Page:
In an interview with Yale Environment 360, New Yorker reporter Elizabeth Kolbert explains that everyone, from journalists and scientists to politicians and economists, are responsible for the inability of the United States to respond to the threat of climate catastrophe:
This is a total system failure, okay? We’re not talking about an isolated little problem, and that’s the problem. It’s a total system failure that we’re in this situation and it’s a total system failure that we can’t seem to steer away even when the evidence is absolutely overwhelming that we better do something.
Discussing the “terrible heat wave” and “terrible drought” in Australia that has led to hellish wildfires, Kolbert notes:
And it has woken the Australians up pretty quickly, and there’s a lot of coverage on climate change issues if you are reading the Australian media. So unfortunately, I think it does take something that’s very, very palpable, really affecting people’s lives. And as I say, precisely the message that scientists have been trying to give us is, do not wait until that drought hits you, because that’s too late.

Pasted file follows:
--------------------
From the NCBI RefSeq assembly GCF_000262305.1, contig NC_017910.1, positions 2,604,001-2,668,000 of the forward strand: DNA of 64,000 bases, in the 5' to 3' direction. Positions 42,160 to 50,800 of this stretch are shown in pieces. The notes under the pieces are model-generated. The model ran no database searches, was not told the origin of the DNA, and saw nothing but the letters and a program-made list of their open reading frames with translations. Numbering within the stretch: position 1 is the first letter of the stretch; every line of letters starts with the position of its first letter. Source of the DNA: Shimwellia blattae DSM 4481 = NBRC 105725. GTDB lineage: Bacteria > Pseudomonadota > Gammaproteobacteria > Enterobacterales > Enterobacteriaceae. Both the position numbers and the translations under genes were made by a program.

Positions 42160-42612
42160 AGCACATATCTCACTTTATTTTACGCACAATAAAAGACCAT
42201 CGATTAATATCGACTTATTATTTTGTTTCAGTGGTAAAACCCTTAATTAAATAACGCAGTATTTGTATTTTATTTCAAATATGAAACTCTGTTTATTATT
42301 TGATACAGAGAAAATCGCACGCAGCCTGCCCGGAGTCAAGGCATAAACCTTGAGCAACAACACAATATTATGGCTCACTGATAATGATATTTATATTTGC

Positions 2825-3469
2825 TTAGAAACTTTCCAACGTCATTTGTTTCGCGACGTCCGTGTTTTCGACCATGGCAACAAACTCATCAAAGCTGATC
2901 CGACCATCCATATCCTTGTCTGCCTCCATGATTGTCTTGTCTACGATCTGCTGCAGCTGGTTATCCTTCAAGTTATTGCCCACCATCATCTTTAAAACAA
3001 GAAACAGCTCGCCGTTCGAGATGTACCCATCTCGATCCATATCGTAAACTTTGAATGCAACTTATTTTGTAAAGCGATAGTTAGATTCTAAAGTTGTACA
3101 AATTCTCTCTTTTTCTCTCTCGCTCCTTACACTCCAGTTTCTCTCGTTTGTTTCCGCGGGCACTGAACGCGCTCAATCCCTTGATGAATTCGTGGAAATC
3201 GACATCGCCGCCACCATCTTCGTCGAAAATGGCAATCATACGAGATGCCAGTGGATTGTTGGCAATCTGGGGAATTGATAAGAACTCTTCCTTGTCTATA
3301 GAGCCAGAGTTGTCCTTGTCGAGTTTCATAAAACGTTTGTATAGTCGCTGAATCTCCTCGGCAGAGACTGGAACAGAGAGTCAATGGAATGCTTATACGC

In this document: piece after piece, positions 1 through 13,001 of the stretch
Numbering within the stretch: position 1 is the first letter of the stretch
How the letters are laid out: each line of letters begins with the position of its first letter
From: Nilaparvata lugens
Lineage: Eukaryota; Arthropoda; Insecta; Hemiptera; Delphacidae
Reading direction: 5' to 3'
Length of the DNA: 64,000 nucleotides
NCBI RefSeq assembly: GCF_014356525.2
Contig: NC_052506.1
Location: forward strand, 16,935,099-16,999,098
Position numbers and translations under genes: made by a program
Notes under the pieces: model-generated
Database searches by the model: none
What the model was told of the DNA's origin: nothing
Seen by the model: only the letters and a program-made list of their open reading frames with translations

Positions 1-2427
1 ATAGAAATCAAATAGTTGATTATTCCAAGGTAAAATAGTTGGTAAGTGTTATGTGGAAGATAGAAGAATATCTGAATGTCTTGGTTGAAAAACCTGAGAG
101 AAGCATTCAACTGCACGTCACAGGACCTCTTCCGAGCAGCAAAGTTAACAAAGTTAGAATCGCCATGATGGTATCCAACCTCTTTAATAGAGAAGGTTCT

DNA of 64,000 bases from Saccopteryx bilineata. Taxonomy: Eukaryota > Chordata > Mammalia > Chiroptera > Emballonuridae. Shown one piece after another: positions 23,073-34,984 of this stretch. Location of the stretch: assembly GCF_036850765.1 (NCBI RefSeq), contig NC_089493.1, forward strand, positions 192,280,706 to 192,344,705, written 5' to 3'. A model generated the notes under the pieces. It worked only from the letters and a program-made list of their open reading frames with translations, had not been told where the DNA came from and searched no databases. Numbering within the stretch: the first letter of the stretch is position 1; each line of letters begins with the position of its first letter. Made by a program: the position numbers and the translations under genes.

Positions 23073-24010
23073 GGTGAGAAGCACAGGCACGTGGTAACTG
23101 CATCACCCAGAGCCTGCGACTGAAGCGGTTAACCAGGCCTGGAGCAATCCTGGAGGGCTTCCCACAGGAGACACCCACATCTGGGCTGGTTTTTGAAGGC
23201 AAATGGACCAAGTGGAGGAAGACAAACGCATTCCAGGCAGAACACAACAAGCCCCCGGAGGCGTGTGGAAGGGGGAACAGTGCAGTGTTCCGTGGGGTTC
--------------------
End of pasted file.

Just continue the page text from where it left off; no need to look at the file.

California, Nevada, Texas, Oklahoma, Louisiana, Florida, Georgia, South Carolina, North Carolina, Virginia, and Wisconsin are in moderate to severe drought, with large swathes of Texas in an exceptional, multi-year drought.
Kolbert, the award-winning author of Field Notes From a Catastrophe, makes a special call for “scientists to make their voices heard.” Although she is “not at all optimistic” that we’re going to do what actually needs to be done, she admits she “was one of those people who was pessimistic about Obama, the prospect of electing a black president seemed to be not that plausible, and here we are today. So things do happen that surprise you.”